Johnson was educated at Eton College and studied Classics at Balliol College, Oxford. He was elected President of the Oxford Union in 1986. In 1989, he became the Brussels correspondent and later a political columnist for The Daily Telegraph, where his articles exerted a strong Eurosceptic influence on the British right. He was the editor of The Spectator magazine from 1999 to 2005. After being elected MP for Henley in 2001, Johnson served as a junior Shadow Minister under Conservative leaders Michael Howard and David Cameron. In 2008, he was elected Mayor of London and resigned from the House of Commons; he was re-elected as Mayor in 2012. During his mayoralty, Johnson oversaw the 2012 Summer Olympics, introduced the New Routemaster buses, a cycle hire scheme and the Thames cable car, and banned alcohol consumption on much of London's public transport.
Hollywood, a northern district of Los Angeles, California, is one of the leaders in motion picture production. The world's first commercial motion picture exhibition was given in New York City in 1894, using Thomas Edison's Kinetoscope. Since the early 20th century, the U.S. film industry has largely been based in and around Hollywood, although in the 21st century an increasing number of films are not made there, and film companies have been subject to the forces of globalization.More Info
Notable films topping the American Film Institute's AFI 100 list include Orson Welles's Citizen Kane (1941), which is frequently cited as the greatest film of all time, Casablanca (1942), The Godfather (1972), Gone with the Wind (1939), Lawrence of Arabia (1962), The Wizard of Oz (1939), The Graduate (1967), On the Waterfront (1954), Schindler's List (1993), Singin' in the Rain (1952), It's a Wonderful Life (1946) and Sunset Boulevard (1950). The Academy Awards, popularly known as the Oscars, have been held annually by the Academy of Motion Picture Arts and Sciences since 1929, and the Golden Globe Awards have been held annually since January 1944.More Info
There were about 578,424 sheltered and unsheltered homeless persons in the US in January 2014, with almost two-thirds staying in an emergency shelter or transitional housing program. In 2011, 16.7 million children lived in food-insecure households, about 35% more than 2007 levels, though only 1.1% of U.S. children, or 845,000, saw reduced food intake or disrupted eating patterns at some point during the year, and most cases were not chronic. As of June 2018, 40 million people, roughly 12.7% of the U.S. population, were living in poverty, with 18.5 million of those living in deep poverty (a family income below one-half of the poverty threshold) and over five million live "in 'Third World' conditions." In 2016, 13.3 million children were living in poverty, which made up 32.6% of the impoverished population. In 2017, the U.S. state or territory with the lowest poverty rate was New Hampshire (7.6%), and the one with the highest was American Samoa (65%).More Info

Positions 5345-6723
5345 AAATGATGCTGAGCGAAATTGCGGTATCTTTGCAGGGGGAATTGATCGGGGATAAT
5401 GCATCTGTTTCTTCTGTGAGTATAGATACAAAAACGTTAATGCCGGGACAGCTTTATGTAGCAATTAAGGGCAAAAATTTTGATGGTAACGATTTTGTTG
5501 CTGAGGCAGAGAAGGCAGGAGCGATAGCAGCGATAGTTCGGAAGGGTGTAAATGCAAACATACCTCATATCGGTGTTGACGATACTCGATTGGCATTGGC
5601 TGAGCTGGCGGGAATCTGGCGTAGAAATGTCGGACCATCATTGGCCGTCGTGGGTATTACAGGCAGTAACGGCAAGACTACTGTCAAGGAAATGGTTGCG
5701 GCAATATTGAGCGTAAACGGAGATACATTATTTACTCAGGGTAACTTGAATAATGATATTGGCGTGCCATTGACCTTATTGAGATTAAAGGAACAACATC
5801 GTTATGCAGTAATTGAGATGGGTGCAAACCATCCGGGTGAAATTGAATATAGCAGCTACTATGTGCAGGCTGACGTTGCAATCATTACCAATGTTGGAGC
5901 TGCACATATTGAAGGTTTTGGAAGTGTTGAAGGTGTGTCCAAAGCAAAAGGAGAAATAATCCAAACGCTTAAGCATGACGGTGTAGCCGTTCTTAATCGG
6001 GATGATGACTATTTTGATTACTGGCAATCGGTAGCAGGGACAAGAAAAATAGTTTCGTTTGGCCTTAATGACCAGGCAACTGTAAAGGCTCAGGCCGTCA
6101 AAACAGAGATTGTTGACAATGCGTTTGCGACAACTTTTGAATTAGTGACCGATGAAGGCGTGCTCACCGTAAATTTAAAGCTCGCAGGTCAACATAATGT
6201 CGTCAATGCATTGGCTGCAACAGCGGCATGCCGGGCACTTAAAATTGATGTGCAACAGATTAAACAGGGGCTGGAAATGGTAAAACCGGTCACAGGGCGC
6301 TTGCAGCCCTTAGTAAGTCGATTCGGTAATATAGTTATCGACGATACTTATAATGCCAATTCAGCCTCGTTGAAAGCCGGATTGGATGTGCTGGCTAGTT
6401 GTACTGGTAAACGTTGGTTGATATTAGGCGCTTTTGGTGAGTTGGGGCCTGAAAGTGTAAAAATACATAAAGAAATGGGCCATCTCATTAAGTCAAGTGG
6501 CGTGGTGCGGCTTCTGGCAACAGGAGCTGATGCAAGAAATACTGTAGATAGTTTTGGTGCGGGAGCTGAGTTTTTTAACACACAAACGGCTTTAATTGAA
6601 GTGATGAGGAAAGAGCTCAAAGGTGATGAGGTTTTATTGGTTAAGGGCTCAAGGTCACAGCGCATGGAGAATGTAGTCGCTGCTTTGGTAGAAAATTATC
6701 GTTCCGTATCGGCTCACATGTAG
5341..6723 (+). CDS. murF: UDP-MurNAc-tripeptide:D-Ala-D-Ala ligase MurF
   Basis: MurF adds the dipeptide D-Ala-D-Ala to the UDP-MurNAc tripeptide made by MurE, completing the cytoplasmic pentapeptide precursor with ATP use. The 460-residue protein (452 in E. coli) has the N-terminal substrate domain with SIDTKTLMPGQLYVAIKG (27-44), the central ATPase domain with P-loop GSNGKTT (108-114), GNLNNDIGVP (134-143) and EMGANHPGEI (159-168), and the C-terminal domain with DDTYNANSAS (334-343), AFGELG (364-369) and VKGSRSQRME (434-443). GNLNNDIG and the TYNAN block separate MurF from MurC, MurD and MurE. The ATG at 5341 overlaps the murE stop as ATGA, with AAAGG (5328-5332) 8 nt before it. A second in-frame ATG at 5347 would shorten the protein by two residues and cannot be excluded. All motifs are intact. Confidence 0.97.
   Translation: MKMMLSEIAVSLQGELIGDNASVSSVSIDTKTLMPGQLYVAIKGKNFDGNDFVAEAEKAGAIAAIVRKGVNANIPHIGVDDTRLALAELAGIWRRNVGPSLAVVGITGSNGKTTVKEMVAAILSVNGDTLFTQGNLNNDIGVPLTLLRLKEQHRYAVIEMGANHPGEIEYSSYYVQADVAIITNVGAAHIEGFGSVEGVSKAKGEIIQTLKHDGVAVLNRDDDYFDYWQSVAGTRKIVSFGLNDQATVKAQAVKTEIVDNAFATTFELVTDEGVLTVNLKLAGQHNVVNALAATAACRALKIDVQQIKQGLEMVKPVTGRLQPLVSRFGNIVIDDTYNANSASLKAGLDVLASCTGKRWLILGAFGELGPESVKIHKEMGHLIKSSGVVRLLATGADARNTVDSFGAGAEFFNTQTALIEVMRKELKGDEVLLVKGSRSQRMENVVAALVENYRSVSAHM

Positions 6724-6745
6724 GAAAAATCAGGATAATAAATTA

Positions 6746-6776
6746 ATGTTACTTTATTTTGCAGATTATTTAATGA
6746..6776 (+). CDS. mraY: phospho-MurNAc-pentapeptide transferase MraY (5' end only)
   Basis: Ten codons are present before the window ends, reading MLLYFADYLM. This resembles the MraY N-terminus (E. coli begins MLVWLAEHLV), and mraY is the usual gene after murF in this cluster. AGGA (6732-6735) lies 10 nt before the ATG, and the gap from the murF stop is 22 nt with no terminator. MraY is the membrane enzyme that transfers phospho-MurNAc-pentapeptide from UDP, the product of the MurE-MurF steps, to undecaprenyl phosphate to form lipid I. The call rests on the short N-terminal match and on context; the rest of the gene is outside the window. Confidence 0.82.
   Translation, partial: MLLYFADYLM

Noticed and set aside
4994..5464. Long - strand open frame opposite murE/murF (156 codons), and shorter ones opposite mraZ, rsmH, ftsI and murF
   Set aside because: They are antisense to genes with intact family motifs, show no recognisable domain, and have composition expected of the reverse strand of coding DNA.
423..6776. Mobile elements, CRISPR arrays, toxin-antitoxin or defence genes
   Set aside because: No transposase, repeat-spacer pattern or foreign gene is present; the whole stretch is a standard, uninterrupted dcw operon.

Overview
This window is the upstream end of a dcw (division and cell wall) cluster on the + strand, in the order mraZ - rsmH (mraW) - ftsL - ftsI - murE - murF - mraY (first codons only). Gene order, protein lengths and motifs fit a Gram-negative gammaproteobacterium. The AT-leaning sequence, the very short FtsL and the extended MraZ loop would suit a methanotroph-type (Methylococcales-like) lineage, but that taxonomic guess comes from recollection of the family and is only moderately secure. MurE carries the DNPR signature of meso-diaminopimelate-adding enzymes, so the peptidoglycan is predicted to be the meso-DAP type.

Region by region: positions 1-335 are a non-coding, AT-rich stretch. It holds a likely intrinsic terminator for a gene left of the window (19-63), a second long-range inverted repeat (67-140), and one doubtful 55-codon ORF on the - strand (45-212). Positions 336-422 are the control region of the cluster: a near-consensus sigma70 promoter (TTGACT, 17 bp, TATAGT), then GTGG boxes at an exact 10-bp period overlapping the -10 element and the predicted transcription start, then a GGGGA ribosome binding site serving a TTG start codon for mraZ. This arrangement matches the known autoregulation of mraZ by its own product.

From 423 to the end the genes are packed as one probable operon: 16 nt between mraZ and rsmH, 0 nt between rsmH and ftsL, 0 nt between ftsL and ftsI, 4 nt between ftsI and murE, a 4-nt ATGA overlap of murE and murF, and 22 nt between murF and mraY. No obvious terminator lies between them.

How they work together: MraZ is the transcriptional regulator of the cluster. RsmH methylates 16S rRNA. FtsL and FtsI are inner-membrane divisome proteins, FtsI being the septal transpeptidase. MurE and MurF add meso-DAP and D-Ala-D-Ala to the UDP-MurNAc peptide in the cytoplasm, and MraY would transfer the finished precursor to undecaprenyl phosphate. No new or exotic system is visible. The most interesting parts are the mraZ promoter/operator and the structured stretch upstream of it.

Eight Olympic Games have taken place in the United States. The 1904 Summer Olympics in St. Louis, Missouri, were the first ever Olympic Games held outside of Europe. As of 2017, the United States has won 2,522 medals at the Summer Olympic Games, more than any other country, and 305 in the Winter Olympic Games, the second most behind Norway.While most major U.S. sports such as baseball and American football have evolved out of European practices, basketball, volleyball, skateboarding, and snowboarding are American inventions, some of which have become popular worldwide. Lacrosse and surfing arose from Native American and Native Hawaiian activities that predate Western contact. The most watched individual sports are golf and auto racing, particularly NASCAR.More Info
In the 18th and early 19th centuries, American art and literature took most of its cues from Europe. Writers such as Washington Irving, Nathaniel Hawthorne, Edgar Allan Poe, and Henry David Thoreau established a distinctive American literary voice by the middle of the 19th century. Mark Twain and poet Walt Whitman were major figures in the century's second half; Emily Dickinson, virtually unknown during her lifetime, is now recognized as an essential American poet. A work seen as capturing fundamental aspects of the national experience and character—such as Herman Melville's Moby-Dick (1851), Twain's The Adventures of Huckleberry Finn (1885), F. Scott Fitzgerald's The Great Gatsby (1925) and Harper Lee's To Kill a Mockingbird (1960)—may be dubbed the "Great American Novel."More Info
We don't show ads. Help us keep it that way.